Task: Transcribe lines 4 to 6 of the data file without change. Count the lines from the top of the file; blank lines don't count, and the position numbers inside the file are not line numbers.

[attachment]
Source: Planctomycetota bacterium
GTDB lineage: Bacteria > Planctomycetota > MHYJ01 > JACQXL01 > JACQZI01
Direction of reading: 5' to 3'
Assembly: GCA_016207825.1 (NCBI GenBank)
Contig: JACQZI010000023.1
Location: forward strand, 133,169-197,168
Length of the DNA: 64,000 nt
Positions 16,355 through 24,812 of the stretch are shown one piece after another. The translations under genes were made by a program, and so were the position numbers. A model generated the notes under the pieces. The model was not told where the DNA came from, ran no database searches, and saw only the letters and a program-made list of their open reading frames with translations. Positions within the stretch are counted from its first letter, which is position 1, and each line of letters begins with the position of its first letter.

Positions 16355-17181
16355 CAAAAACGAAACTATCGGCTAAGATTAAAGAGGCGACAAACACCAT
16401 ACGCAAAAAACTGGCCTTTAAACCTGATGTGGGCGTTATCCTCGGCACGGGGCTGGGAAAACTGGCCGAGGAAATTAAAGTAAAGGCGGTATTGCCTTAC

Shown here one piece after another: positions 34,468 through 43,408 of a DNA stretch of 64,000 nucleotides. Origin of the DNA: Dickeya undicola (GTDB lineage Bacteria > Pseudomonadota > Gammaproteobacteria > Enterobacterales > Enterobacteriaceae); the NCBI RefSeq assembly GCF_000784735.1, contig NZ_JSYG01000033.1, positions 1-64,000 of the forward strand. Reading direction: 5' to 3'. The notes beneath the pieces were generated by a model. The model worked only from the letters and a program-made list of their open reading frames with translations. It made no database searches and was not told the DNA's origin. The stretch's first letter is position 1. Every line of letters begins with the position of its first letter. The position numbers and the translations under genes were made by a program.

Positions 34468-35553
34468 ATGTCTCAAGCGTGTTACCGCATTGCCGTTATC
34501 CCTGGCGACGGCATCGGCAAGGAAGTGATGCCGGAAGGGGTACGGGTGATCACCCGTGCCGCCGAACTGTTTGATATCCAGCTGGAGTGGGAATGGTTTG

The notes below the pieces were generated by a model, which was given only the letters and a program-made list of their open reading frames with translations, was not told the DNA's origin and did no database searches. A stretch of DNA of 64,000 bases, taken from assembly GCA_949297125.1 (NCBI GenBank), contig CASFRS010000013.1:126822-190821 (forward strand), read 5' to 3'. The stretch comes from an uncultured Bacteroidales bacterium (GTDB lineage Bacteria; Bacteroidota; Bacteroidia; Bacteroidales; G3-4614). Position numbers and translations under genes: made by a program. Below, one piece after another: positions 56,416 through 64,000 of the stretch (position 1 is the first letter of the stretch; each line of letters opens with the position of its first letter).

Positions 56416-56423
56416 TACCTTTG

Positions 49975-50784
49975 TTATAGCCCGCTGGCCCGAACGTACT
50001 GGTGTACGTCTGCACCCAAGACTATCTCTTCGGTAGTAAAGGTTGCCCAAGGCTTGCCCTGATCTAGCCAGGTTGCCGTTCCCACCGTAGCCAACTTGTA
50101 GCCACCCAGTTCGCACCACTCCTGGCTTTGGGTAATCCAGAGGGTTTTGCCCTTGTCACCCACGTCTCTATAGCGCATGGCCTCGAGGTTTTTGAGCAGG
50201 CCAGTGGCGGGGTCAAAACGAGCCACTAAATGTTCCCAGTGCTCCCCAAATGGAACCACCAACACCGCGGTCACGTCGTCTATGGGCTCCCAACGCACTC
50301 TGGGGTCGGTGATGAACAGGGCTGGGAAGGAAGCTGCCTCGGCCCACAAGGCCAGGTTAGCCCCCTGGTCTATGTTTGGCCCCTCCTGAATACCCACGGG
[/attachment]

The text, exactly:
Assembly: GCA_016207825.1 (NCBI GenBank)
Contig: JACQZI010000023.1
Location: forward strand, 133,169-197,168